“Re – The competition to become the distributor of shotgun shells:
With immediate effect SME Ordinance Sdn Bd would cordially like to invite your company to become a distributor of shotgun shells for Peninsular Malaysia
2. If the owner agrees, please forward the “company profile ‘and permit No 121 of the police for further action on our part
Chief Operating Officer
Yet the licence to actually distribute these weapons was only granted to the then Deputy IGP’s brother and his company Unggul Arms & Ammunition on 23rd November, indicating an astonishing lack of due dilligence by the state-owned company.
SME Ordinance had clearly been willing to offer a completely new and untested outfit this lucrative contract and we have to ask why?
SME Ordinance, which is a subsidiary of National Aerospace & Defence Industries Sdn Bhd (NADI), has subsequently been reported as having received key contracts supplying the Malaysian police force with weapons which previously had been provided by other global companies.
In particular an RM8.6 million contract was signed with the PDRM for weapons supplies in October 2015:
The senior vice president of NADI Tan Sri Mohd Shahrom Nordin was reported as expecting further deals last year:
PDRM is set to join the Armed Forces by having the Colt M4 Carbine as its standard rifle with some 15,000 units expected to be procured. PDRM’s Pasukan Gerakan Am – which is mostly equipped with Colt M16A1 rifles – is expected to be the first unit to receive the carbines…..National Aerospace & Defence Industries Sdn Bhd (NADI) senior vice president of Defence Tan Sri Mohd Shahrom Nordin told Malaysian Defence that the deal has been approved by the Treasury and the Home Ministry.
He added however that the SME Ordnance Sdn Bhd, a subsidiary of NADI have yet to get the confirmation from PDRM of the contract signing. Mohd Shahrom also said that SMEO had recently completed the delivery of some 200 Colt CM901 7.62mm rifles also to the police for its Special Forces unit, VAT69.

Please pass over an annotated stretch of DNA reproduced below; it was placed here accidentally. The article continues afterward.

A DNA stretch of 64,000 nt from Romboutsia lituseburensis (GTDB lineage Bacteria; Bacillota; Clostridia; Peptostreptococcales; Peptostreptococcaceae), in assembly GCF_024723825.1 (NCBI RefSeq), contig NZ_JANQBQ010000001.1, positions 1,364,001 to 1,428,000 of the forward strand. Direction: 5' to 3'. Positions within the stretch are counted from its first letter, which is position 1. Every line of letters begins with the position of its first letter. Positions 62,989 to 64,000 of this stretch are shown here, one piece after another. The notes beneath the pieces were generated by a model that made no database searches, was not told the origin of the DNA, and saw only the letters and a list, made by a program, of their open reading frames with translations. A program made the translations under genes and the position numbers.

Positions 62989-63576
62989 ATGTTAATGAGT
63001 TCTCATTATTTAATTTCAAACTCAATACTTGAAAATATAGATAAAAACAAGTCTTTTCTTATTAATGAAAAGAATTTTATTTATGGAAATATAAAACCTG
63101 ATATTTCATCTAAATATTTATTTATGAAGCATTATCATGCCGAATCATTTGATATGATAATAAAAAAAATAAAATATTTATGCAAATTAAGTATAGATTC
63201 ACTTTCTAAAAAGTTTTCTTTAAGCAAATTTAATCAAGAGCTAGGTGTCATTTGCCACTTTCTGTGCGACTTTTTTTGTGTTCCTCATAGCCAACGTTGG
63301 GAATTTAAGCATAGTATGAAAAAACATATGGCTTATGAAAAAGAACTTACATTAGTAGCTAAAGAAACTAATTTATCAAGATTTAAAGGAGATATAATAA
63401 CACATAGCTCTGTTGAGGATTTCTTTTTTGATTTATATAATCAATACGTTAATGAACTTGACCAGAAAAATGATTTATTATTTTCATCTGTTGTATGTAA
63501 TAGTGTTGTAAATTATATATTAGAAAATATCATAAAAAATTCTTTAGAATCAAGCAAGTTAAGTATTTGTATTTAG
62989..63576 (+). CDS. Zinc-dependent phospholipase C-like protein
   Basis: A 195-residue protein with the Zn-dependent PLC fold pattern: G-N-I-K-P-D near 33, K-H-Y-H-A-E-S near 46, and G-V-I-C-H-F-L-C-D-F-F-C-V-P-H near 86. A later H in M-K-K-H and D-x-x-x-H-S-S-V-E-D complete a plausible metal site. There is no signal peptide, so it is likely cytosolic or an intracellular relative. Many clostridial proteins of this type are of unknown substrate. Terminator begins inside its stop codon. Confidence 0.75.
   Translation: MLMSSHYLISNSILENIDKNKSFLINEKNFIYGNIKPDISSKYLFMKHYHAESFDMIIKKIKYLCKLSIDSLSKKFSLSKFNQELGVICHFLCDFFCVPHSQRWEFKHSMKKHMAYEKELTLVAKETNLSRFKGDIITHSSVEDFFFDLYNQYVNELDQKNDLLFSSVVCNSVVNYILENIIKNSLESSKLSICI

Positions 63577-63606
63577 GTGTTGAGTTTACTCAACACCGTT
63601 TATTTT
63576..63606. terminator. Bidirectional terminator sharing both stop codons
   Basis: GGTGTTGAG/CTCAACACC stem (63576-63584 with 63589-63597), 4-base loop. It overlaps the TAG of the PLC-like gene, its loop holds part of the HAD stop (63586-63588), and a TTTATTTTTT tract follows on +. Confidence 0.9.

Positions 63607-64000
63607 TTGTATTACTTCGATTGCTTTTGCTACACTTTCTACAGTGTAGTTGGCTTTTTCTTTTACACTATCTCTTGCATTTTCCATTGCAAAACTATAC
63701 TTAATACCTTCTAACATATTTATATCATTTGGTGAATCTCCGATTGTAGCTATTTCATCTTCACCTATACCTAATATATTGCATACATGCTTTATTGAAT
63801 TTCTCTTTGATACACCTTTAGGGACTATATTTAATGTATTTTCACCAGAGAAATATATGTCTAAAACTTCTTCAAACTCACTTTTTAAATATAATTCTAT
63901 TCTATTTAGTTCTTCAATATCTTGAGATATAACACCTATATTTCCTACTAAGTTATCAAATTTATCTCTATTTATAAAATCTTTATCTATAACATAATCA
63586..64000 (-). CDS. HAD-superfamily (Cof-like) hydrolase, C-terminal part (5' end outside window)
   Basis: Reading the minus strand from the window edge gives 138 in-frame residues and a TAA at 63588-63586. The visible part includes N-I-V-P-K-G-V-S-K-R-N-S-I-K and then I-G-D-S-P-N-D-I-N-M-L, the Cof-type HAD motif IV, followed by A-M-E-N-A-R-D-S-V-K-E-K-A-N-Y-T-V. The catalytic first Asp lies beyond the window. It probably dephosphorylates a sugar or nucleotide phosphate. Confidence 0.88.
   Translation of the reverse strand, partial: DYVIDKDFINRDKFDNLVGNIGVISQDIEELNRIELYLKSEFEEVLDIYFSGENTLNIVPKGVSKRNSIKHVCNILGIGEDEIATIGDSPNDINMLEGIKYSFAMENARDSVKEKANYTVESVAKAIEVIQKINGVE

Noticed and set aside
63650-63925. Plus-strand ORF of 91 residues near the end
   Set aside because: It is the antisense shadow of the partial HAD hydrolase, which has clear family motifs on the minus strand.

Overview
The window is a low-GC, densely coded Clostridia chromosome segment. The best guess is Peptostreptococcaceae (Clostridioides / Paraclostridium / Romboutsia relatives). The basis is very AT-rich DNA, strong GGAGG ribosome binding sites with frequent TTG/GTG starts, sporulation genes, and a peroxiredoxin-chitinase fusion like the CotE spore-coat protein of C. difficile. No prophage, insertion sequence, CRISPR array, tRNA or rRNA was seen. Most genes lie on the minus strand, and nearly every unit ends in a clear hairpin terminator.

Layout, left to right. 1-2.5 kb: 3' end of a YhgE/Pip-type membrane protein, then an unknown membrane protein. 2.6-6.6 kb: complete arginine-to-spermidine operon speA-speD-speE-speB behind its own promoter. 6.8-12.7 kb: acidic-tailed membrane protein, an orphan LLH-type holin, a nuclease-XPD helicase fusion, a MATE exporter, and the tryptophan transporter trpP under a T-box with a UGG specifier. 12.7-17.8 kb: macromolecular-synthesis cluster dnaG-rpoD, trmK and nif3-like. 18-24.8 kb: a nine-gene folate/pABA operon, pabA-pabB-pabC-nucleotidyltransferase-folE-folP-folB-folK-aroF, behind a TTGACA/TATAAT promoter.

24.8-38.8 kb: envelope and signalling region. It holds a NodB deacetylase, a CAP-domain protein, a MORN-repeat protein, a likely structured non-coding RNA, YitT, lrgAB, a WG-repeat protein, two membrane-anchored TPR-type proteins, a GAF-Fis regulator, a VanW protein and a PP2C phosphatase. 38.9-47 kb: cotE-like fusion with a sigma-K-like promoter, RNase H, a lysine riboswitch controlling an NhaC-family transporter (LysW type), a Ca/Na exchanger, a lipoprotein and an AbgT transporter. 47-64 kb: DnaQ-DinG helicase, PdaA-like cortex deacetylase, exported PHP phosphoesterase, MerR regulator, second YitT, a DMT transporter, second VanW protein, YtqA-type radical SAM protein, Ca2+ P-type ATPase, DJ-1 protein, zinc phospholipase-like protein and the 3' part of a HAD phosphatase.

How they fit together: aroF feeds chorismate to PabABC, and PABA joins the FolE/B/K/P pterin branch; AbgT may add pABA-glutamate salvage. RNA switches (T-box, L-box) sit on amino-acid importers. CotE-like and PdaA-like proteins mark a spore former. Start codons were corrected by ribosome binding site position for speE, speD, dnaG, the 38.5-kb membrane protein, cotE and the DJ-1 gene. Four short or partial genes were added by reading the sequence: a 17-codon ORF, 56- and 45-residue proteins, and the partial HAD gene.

SMEO had also delivered the 2,000 Advanced Piston Carbine (APC) in 5.56mm to VAT69 and the Unit Tindakan Khas. The RM8.4 [sic] million contract for the APC was signed last October. Some of the APCs were also fitted with M203 grenade launchers.[Malaysian Defence]
According to informed sources Unggul Arms & Ammunition has a hidden sub-contracting role within the contract that means that this company owned by Khalid’s brother has a substantial interest in this lucrative deal.
Given the plain and blatant conflicts of interest Sarawak Report suggests that Khalid Abu Bakar should get his family to remove themselves from their new found careers within the arms business and steer away from occupations that can be seen to clearly take advantage of his position.
This is called conflict of interest and is treated as a criminal form of corruption in most countries, including Malaysia.
In most countries a public official would be pressured to resign with such gross conflicts brought to light as have surrounded the IGP. However, to the contrary, Sarawak Report has learnt that the Prime Minister, Najib Razak, is planning to encourage the present occupant to extend his position beyond his compulsory retirement date due 5th September this year.
This is speculated as owing to the fact that Khalid Abu Baker is widely known for being (together with the new Attorney General) the key individual supporting Prime Minister Najib Razak, who has been probed for grand corruption over the $7 billion theft from 1MDB.